Wednesday, 3 February 2016

Gender in the 1980's.

I have chosen to use Gender as the identity issue of the 1980's. I have chosen to do this because of how Gender roles changed between the early 70's and 1993 as seen in the table below.
 It is clear to see the gradual increase in approval of a Woman working in business or Industry if she had a Husband that was capable of supporting her. Ignore the end of 1985 though. I have no idea what happened.

Representations of Gender in Magazines
 "In the 1980s, magazines and advertisements increasingly started representing women working alongside men in business and industry, reflecting dominant values towards equality during this period. The magazine Working Mother is a good example of a publication that prominently featured these sort of representations. Although the magazine is filled with representations of women making macaroni and administering lice treatment, there are there are also a high proportion showing them taking an active role in business and industry." The progress can be seen as slow considering this was only 30 odd years ago but the rapid change of attitude is a positive. In films too, you could see the gradual shift in attitudes, as more Women worked in business or Industrial jobs. 

In the 1980s too, there was also some issues with Womens rights in terms of Abortions. There was a case between Harris and McRae. "On January 15, 1980, after 13 months of deliberation, Federal District Court Judge John F. Dooling Jr. invalidated the Hyde Amendment—federal restrictions on Medicaid funds for medically necessary abortions—as violating the First and Fifth Amendments. His decision documented the health impact of denying poor women abortions; the major religious traditions which support the conscientious choice of abortion; and the pervasively religious character of the anti-abortion position that the fertilized egg is equivalent to a person. The court’s holding required the federal government and all states to provide Medicaid reimbursement for all medically necessary abortions for indigent pregnant women." 
However, on the 30th of June 1980, a divided Supreme Court reversed the Judge's decision. This meant "ignoring his comprehensive findings of fact as well as the principle that the state must respect the constitutional rights of the poor in distributing or limiting welfare benefits." The court approved the elimination of Abortion from publicly funded healthcare programs even where a Woman's health was in danger or she was made pregnant by result of Rape or Incest. This shows that while it is a highy controversial topic today, it is nothing like it was in the 1980's. Not much has changed in terms of opposition but they seemed to be able to pass legislation that favoured Anti-Abortion groups easier than they can now, which can reflect on Public opinion of the time. There were many court cases that involved rights over Abortions in the 1980's. As well as Harris vs McRae, there was also; H.L vs Matheson, City of Akron vs Akron centre for Reproductive Health, Thornburgh vs American College of Obstetricians and Gynecologists, Planned Parenthood vs Casey and Webster vs Reproductive Health Services. Additionally, "The Silent Scream" (an Anti-Abortion video) was released in 1985 and the headquarters for the National Abortion Federation in DC was bombed in 1984.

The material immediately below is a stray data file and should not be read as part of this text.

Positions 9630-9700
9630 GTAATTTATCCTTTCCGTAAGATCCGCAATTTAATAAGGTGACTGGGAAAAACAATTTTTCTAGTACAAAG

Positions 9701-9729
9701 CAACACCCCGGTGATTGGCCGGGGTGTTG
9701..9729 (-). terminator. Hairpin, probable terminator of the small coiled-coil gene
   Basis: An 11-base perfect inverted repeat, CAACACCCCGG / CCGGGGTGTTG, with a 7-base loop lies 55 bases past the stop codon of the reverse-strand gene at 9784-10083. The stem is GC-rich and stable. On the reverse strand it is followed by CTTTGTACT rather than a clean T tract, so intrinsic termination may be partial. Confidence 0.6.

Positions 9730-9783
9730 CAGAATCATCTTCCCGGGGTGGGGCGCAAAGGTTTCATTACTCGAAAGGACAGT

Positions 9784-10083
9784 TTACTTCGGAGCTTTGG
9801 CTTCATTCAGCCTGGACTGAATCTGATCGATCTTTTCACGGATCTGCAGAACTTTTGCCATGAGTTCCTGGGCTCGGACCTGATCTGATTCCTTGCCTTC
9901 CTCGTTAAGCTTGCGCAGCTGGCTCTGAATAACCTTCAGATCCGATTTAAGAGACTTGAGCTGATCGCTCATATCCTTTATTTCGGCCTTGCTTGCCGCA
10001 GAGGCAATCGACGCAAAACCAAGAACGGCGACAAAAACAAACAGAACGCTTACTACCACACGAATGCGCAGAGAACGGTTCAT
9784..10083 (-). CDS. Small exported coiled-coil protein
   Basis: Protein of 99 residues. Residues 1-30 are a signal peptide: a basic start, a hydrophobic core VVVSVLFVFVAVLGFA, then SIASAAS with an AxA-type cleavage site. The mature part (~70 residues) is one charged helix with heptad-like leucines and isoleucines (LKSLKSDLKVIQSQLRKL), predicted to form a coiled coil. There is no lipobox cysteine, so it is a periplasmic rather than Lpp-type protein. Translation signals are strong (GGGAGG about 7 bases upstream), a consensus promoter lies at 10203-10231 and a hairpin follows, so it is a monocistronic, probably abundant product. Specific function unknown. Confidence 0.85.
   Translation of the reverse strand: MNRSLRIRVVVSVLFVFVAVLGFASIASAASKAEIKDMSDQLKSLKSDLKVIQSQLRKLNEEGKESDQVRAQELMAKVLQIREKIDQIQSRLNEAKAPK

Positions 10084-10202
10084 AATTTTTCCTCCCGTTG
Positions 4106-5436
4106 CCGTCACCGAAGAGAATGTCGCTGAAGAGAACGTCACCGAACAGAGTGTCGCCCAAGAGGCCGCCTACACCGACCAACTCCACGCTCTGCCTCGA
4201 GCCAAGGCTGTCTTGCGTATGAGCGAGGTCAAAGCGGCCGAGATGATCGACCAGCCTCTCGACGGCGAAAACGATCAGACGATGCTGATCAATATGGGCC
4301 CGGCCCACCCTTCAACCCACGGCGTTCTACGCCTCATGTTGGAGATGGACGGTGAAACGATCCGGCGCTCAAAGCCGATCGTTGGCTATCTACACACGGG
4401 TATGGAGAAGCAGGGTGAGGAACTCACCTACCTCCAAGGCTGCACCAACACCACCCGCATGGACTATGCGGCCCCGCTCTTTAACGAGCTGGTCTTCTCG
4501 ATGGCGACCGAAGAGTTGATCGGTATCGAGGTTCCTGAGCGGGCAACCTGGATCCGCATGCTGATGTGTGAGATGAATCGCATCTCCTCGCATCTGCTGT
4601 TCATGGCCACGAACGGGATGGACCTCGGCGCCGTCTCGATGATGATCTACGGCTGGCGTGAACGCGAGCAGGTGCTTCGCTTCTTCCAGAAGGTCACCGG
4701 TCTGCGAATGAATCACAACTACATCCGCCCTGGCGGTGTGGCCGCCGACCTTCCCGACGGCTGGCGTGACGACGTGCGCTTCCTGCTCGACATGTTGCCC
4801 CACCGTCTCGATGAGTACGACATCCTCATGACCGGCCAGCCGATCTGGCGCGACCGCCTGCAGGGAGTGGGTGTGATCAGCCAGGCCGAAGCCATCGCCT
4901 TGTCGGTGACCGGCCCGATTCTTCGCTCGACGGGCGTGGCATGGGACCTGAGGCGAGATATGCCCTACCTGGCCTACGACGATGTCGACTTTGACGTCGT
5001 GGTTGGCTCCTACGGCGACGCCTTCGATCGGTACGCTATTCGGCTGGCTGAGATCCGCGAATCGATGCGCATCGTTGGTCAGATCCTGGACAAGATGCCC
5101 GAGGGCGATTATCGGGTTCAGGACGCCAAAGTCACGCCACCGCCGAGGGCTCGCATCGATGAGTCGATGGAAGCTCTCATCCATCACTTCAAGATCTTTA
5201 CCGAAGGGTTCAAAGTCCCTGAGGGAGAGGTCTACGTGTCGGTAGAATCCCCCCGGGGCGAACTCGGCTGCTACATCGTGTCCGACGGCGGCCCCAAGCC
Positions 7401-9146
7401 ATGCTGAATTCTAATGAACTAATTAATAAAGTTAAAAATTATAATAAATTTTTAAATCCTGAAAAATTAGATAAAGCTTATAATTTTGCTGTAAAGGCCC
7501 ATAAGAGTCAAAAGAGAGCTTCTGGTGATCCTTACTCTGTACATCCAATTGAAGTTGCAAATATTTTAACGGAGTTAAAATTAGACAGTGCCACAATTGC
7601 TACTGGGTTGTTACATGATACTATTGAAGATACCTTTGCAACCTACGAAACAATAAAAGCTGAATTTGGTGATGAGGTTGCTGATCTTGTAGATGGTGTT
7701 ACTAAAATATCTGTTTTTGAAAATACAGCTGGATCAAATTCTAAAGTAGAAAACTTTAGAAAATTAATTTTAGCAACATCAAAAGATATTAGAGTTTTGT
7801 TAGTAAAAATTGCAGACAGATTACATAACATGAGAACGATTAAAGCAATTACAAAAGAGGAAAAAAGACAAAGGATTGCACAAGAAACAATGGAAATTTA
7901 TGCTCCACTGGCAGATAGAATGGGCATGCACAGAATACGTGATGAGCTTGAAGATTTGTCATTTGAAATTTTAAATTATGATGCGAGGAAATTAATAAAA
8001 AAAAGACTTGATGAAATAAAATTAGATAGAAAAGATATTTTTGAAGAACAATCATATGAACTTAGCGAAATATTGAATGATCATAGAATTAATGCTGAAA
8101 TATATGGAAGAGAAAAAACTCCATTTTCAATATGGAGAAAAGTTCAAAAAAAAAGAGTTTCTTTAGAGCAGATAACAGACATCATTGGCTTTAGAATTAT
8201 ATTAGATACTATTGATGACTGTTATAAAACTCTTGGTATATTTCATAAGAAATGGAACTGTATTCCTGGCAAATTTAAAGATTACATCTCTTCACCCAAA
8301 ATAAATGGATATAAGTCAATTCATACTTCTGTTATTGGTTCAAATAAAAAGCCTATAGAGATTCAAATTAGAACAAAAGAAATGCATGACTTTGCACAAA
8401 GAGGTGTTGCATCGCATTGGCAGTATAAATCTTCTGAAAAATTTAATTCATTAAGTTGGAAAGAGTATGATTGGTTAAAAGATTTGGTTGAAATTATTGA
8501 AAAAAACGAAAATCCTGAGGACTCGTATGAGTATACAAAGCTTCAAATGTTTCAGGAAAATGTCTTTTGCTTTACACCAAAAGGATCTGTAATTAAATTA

But there were many positives for Women in the 1980s. Geraldine Ferraro was the first female Democrat nominated for the VP position. In 81, Reagan nominated Sandra Day O'Connor to the US Supreme Court, followed in 93 by Ruth Bader Ginsburg. 
 This was a time of rapid change for Women. Being much more widely accepted into the workplace and acheiving higher positions was key while there was still some debate over Women's rights such as Abortion which even today is a touchy subject for many and a key political issue. While not much was solved in the 80's there was significant progress, which set the course for what it is like now, while still not perfect it has come a long way since the 80s and even further since the 50s. 


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